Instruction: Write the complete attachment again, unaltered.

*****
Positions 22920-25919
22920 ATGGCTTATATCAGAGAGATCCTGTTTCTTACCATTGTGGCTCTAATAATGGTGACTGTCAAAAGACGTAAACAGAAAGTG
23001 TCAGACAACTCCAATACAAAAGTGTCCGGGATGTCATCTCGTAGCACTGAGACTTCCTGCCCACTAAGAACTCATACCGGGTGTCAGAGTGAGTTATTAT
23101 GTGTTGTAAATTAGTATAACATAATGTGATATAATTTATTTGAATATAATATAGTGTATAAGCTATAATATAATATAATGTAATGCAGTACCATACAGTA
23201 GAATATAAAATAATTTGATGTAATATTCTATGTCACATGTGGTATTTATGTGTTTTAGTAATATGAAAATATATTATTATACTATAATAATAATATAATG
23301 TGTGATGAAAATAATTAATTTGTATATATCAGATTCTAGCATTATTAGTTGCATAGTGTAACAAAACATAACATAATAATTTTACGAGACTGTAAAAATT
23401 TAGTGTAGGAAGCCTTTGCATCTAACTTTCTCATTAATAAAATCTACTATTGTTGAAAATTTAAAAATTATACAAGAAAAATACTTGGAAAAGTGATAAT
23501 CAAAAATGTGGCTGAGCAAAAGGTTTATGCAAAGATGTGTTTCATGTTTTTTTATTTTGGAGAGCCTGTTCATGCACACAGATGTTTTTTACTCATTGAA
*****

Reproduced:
Positions 22920-25919
22920 ATGGCTTATATCAGAGAGATCCTGTTTCTTACCATTGTGGCTCTAATAATGGTGACTGTCAAAAGACGTAAACAGAAAGTG
23001 TCAGACAACTCCAATACAAAAGTGTCCGGGATGTCATCTCGTAGCACTGAGACTTCCTGCCCACTAAGAACTCATACCGGGTGTCAGAGTGAGTTATTAT
23101 GTGTTGTAAATTAGTATAACATAATGTGATATAATTTATTTGAATATAATATAGTGTATAAGCTATAATATAATATAATGTAATGCAGTACCATACAGTA
23201 GAATATAAAATAATTTGATGTAATATTCTATGTCACATGTGGTATTTATGTGTTTTAGTAATATGAAAATATATTATTATACTATAATAATAATATAATG
23301 TGTGATGAAAATAATTAATTTGTATATATCAGATTCTAGCATTATTAGTTGCATAGTGTAACAAAACATAACATAATAATTTTACGAGACTGTAAAAATT
23401 TAGTGTAGGAAGCCTTTGCATCTAACTTTCTCATTAATAAAATCTACTATTGTTGAAAATTTAAAAATTATACAAGAAAAATACTTGGAAAAGTGATAAT
23501 CAAAAATGTGGCTGAGCAAAAGGTTTATGCAAAGATGTGTTTCATGTTTTTTTATTTTGGAGAGCCTGTTCATGCACACAGATGTTTTTTACTCATTGAA